Is Opendoor the Amazon of Buying Homes or Just Another Carvana?


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It’s rough for capital-intensive and unprofitable startups right now. Anything associated with the cooling housing market or SPACs is also being marked down. Opendoor Technologies Inc. ticks many of those boxes — yet it might be unfairly maligned.

Founded in 2014, the San Francisco-based company pioneered iBuying, a whizzy name for digitally-enabled home flipping, though it abhors the description.

It went public in 2020 via a blank-check firm created by “SPAC King” Chamath Palihapitiya who called it his “next big 10x idea.” Others proclaimed it the “Amazon of homes.” I was more skeptical. Last year, it sold more than 20,000 homes and lost more than $100 million, excluding stock-based compensation.(2)


Disrupting a very large market, buying and selling big-ticket items at scale, and removing friction from an often frustrating transaction all remind me of Carvana Inc.’s approach to selling used cars online. But those similarities aren’t helping right now: Carvana’s debt-fueled expansion went off the rails earlier this year as demand unexpectedly slowed, causing the stock to collapse.

So far, Opendoor’s execution has been better, though its shares have fallen almost as much, hurting retail investors and hedge fund backers like D1 Capital Partners LP and Altimeter Capital Management LP. Dan Loeb’s Third Point LLC sold its Opendoor stake during the first quarter of 2022.

Opendoor’s $3 billion market capitalization is now only a little more than its cash pile. Nearly $1 billion of its 0.25% coupon convertible bonds maturing in 2026 are priced at less than 60 cents on the dollar, or an eye-watering yield to maturity of 14%. One concern, though, is what happens to Opendoor’s inventory of 13,000 homes if house prices suddenly go into reverse.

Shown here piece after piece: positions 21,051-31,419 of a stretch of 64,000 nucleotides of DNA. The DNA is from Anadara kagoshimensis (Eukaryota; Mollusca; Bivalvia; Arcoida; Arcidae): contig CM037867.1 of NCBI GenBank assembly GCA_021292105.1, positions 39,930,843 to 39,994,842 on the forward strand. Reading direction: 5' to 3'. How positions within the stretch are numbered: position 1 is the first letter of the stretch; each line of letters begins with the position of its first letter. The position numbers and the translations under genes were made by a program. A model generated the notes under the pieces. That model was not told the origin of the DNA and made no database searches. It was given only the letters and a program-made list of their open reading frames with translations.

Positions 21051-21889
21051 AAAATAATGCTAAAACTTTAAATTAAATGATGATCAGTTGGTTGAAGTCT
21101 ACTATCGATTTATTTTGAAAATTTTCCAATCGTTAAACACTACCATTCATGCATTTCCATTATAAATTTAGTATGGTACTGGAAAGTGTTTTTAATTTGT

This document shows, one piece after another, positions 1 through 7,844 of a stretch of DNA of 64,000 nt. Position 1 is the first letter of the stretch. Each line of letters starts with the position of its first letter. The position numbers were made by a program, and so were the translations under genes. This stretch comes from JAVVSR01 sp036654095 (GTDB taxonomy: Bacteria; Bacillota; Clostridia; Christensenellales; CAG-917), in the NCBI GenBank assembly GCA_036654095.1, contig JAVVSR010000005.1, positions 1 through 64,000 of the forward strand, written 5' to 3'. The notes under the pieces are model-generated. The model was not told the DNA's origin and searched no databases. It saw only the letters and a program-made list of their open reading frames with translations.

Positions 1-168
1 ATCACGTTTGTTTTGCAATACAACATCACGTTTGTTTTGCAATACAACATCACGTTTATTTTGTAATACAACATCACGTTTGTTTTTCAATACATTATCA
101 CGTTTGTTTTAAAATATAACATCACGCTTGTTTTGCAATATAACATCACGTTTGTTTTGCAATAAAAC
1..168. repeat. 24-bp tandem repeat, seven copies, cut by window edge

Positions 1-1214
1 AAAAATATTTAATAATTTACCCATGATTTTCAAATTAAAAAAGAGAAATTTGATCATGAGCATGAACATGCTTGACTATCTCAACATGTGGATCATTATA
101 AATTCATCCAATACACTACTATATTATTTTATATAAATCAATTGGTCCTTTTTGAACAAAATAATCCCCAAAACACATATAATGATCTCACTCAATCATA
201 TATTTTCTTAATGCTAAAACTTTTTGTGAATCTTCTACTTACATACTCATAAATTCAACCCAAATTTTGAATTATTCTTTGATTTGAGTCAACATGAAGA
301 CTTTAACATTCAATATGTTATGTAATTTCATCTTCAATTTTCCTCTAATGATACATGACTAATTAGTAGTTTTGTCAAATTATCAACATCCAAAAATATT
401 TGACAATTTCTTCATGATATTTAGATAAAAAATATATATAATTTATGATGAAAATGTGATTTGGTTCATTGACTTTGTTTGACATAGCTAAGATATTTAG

Financial markets seem to be saying that Opendoor should shut down rather than try to navigate the housing downturn. It wouldn’t be the first: Zillow Group Inc. closed its iBuying unit last year after its algorithms failed to accurately forecast house prices. That misadventure has fueled investor worries about the riskiness of iBuying.

Even though Opendoor is confident that it can make money in any housing market, it’s never experienced a prolonged slump. The company’s margins were thin even during a red-hot market, in part due to high advertising spend to fuel growth. Now, soaring interest rates (which impact housing demand and Opendoor’s own borrowing costs) and cooling housing prices are set to become headwinds.

But unlike tech and real estate peers that have announced layoffs, Opendoor is still expanding. It recently starting buying homes in New York and New Jersey, for example. 

In theory, it shouldn’t matter so much whether the housing market is going gangbusters or in a funk. Opendoor charges a 5% fee for making a quick cash offer on a home and collects the spread between where it buys and sells the property, including income from ancillary services such as title insurance and escrow. It thinks of itself as a “market-maker,” not a home-flipper.